Cooking at home today, I referenced Marcella Hazan’s Essentials of Classic Italian Cooking, as I seem to do more often than I realize. The book, published in 1992, is a fully revised and updated edition of The Classic Italian Cook Book (published in 1973) and More Classic Italian Cooking (published in 1976). So this classic collection of classic Italian recipes and techniques – nearly 40 years old – is now itself a classic.
Marcella Hazan has sold more than a million books – and with good reason. Beautifully written, she takes you step by step through Italian dishes from nearly every region of Italy. Her techniques are explained in vivid detail and she offers a fascinating glimpse into Italian culinary history.
In 2008 – at the age of 84 – she wrote an autobiography, Amarcord: Marcella Remembers. The Remarkable Life Story of the Woman Who Started Out Teaching Science in a Small Town in Italy, but Ended Up Teaching America How to Cook Italian. As The New York Times describes it, the book “offers for the first time a public glimpse into the professional and romantic relationship between a science teacher from a small Italian town in Emilia-Romagna and the Italy-loving son of Jewish New York furriers. It is a marriage that shaped how Italian cooking came to be defined in the United States.”
And this from Publisher’s Weekly:
In 1969 Hazan gave the private cooking class that launched her career as the Italian Julia Child. In an evocative memoir, she recounts her life from childhood to Florida Gulf Coast retirement. Hazan spent her earliest years on another coast, in Cesenatico, a village on the Adriatic; during WWII the family moved to a lake in the mountains between Venice and Milan. Fresh out of the university, she taught college math and science and met a young man who had returned to his Italian homeland after more than a decade in America. He loved food, and his worldliness and sophistication made a good match for the comparatively earthbound author. After they married, the couple moved several times between various places in Italy and America. During a long stay in New York, Hazan began to offer the Italian cooking lessons that later caught the attention of such chefs as New York Times food writer Craig Claiborne. This led to the writing and publication in 1973 of The Classic Italian Cookbook. Hazan’s memoir is a terrific history of the expansive, postwar period when Americans were still learning the difference between linguine and Lambrusco, and an engaging chronicle of professional perseverance, chance and culinary destiny.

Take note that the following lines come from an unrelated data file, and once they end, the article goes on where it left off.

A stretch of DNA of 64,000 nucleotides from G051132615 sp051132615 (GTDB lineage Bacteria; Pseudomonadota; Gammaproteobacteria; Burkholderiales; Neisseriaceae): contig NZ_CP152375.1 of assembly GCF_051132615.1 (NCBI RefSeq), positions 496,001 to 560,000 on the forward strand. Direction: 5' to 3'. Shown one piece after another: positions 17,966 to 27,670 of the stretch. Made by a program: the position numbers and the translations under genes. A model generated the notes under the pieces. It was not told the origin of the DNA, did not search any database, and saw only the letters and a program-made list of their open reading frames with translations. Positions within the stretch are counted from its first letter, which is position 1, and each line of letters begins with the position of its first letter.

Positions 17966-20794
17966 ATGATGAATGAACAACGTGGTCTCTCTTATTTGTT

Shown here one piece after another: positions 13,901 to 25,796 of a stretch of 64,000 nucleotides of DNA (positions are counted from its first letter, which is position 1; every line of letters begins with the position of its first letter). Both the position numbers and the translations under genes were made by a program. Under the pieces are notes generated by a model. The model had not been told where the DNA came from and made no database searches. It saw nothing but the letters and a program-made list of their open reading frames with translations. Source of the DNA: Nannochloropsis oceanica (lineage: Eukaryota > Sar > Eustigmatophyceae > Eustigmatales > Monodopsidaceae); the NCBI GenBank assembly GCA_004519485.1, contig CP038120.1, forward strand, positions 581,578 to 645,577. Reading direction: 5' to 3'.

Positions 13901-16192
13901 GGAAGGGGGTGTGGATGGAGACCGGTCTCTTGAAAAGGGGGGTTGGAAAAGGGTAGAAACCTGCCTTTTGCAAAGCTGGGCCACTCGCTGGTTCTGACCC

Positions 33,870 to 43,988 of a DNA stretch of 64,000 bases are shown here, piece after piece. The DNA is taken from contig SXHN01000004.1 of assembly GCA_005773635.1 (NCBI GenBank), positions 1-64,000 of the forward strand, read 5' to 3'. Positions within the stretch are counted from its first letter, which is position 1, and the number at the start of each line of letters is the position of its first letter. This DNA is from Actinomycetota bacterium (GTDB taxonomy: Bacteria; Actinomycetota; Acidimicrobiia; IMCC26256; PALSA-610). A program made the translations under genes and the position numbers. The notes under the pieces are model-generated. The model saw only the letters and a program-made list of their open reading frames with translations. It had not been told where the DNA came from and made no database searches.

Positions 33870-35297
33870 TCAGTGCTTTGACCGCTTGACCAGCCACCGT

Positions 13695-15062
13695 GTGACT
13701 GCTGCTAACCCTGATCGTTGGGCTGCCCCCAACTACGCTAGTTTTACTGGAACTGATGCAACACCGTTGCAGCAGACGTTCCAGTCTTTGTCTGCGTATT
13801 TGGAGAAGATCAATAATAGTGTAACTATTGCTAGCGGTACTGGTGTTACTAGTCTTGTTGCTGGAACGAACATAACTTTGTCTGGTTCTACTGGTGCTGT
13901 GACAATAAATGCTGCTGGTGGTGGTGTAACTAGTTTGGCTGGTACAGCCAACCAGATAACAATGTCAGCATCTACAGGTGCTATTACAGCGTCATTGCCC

Every cook — whether a professional or a home enthusiast who loves Italian cooking — should have at least one cookbook by Marcella. Her recipes and techniques inspired many of Bellavitae’s dishes, and I still often refer to her timeless advice at home.
Here are her cookbooks:
As part of her promotional book tour, she granted epicurious.com an interview and here are a few of my favorite quotes:
“When I go to a restaurant and they give me a very complicated, very beautifully arranged dish, I don’t think it’s food. I would like to ask the waiter to give me a camera to take a picture and afterwards tell him, ‘Now give me food, please.’ I don’t want to impress. I want to do something that is good. Try to make straightforward food and get it to the table.”
“I remember once I was explaining something about the butcher and I mentioned that when you have a piece of meat you have to cut against the grain because it’s a muscle. And when I said ‘muscle,’ everyone made a strange face. And I stopped and I said, ‘Well, what do you think that you are eating?’”
“Sometimes they overdo it. Before, they were serving the pasta that was gluey because it was overcooked. And so I said, no it has to be al dente. Now sometimes I go to a restaurant and the pasta is not cooked. It just got in the water for a moment and came out. That is too much!”
“Cooking brings out the taste. If you cook vegetables too little because you want them crunchy, they all have one thing in common: They taste like grass.”
On produce from the supermarket: “Those vegetables and fruits come from very far and naturally if they pick them at the moment they’re ripe they cannot [survive] a long time traveling. When they reach the store, if they look ripe, they are not ripe normally. What I mean is not ripe in the air, in the sun, attached to the tree. It is just ripe in the wrong way, so it’s not good. And that is happening very often with many vegetables and many fruits. Now we have the season of peaches and they look wonderful. After you come home, yes, they are soft, they are ripe, but they are not sweet because they did not have the time outside, attached to the plant to convert the juice into sugar.”
On why home cooking is important: “It is a way of bringing the people of the family together—to be together, to talk. And what is the best way to bring them? If you offer them good food. They enjoy it, they look forward to it, and that is why it is very important.”